Defenders of McQueary and the broader Penn State protection racket argue that “nobody knows” what he would do in similar circumstances. In a New York Times piece headlined “Let’s All Feel Superior,” David Brooks turned in an eerily perfect parody of a David Brooks column and pointed out, with much reference to Kitty Genovese et al., how “studies show” that in extreme circumstances the human brain is prone to lapse into “normalcy bias.” To be sure, many of the Internet toughs bragging that they’d have punched Sandusky’s lights out would have done no such thing. As my e-mail correspondents always put it whenever such questions arise: “Yeah, right, Steyn. Like you’d be taking a bullet. We all know you’d be wetting your little girly panties,” etc.
For the sake of argument, let us so stipulate. Nevertheless, as the Canadian blogger Kathy Shaidle wrote some years ago: “When we say ‘we don’t know what we’d do under the same circumstances,’ we make cowardice the default position.”
I quote that line in my current book, in a section on the “no man’s land” of contemporary culture. It contrasts the behavior of the men on the Titanic who (notwithstanding James Cameron’s wretched movie) went down with the ship and those of the École Polytechnique in Montreal decades later who, ordered to leave the classroom by a lone gunman, meekly did as they were told and stood passively in the corridor as he shot all the women. Even if I’m wetting my panties, it’s better to have the social norm of the Titanic and fail to live up to it than to have the social norm of the Polytechnique and sink with it.
That’s the issue at the heart of Penn State’s institutional wickedness and its many deluded defenders. In my book, I also quote the writer George Jonas back when the Royal Canadian Mounted Police were revealed to be burning down the barns of Quebec separatists: With his characteristic insouciance, the prime minister Pierre Trudeau responded that, if people were so bothered by illegal barn burning by the Mounties, perhaps he would make it legal. Jonas pointed out that burning barns isn’t wrong because it’s illegal, it’s illegal because it’s wrong. A society that no longer understands that distinction is in deep trouble. To argue that a man witnessing child sex in progress has no responsibility other than to comply with procedures and report it to a colleague further up the chain of command represents a near-suicidal loss of that distinction.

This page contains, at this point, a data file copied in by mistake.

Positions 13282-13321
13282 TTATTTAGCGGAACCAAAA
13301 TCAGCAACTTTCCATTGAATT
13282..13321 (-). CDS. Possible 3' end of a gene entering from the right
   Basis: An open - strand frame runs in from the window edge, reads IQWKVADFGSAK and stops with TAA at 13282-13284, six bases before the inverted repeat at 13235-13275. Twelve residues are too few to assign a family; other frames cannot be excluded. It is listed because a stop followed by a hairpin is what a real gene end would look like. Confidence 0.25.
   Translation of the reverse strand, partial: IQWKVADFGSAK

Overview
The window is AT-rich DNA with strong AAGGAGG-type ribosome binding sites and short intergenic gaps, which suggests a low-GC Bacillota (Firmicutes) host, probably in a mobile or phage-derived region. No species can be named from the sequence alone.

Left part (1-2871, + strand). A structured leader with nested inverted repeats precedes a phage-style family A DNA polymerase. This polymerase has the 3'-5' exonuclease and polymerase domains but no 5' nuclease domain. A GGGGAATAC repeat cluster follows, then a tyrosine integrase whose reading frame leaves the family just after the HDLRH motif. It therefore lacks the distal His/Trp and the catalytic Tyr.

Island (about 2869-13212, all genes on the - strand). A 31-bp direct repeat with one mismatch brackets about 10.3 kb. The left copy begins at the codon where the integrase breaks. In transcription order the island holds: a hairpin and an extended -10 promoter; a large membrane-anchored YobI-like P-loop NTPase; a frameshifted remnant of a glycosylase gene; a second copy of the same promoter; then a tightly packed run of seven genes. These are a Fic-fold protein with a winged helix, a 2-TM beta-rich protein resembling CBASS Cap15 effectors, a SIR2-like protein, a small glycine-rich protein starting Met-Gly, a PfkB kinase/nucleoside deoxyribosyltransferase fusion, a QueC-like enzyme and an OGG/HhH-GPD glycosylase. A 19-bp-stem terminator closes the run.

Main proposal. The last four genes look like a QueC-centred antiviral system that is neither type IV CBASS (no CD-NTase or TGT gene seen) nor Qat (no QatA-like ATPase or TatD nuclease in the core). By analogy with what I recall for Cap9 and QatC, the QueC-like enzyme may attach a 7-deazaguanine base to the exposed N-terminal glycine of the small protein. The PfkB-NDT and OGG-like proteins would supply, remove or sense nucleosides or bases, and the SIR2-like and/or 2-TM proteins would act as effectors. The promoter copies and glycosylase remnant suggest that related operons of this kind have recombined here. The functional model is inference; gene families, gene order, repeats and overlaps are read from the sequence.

A land of hyper-legalisms is not the same as a land of law. I’ve written recently about the insane proliferation of signage on America’s highways — the “Stop” sign, the “Stop Sign Ahead” sign, the red light, the sign before the red light instructing you that when the light is red you should stop here, accompanied by a smaller sign underneath with an arrow pointing to the precise point where “here” is . . . One assumes this expensive clutter is there to protect against potential liability issues. It certainly doesn’t do anything for American road safety, which is the worst in the developed world. We have three times the automobile fatality rate of the Netherlands, and at 62 in the global rankings we’re just ahead of Tajikistan and Papua New Guinea.
But that’s the least of it: When people get used to complying with micro-regulation, it’s but a small step to confusing regulatory compliance with the right thing to do — and then arguing that, in the absence of regulatory guidelines, there is no “right thing to do.”
In a hyper-legalistic culture, Penn State’s collaborators may have the law on their side. But there is no moral-liability waiver. You could hardly ask for a more poignant emblem of the hollow braggadocio of the West at twilight than the big, beefy, bulked-up shoulder pads and helmets of Penn State football, and the small stunted figures inside.
— Mark Steyn, a National Review columnist, is the author of After America: Get Ready for Armageddon. © 2011 Mark Steyn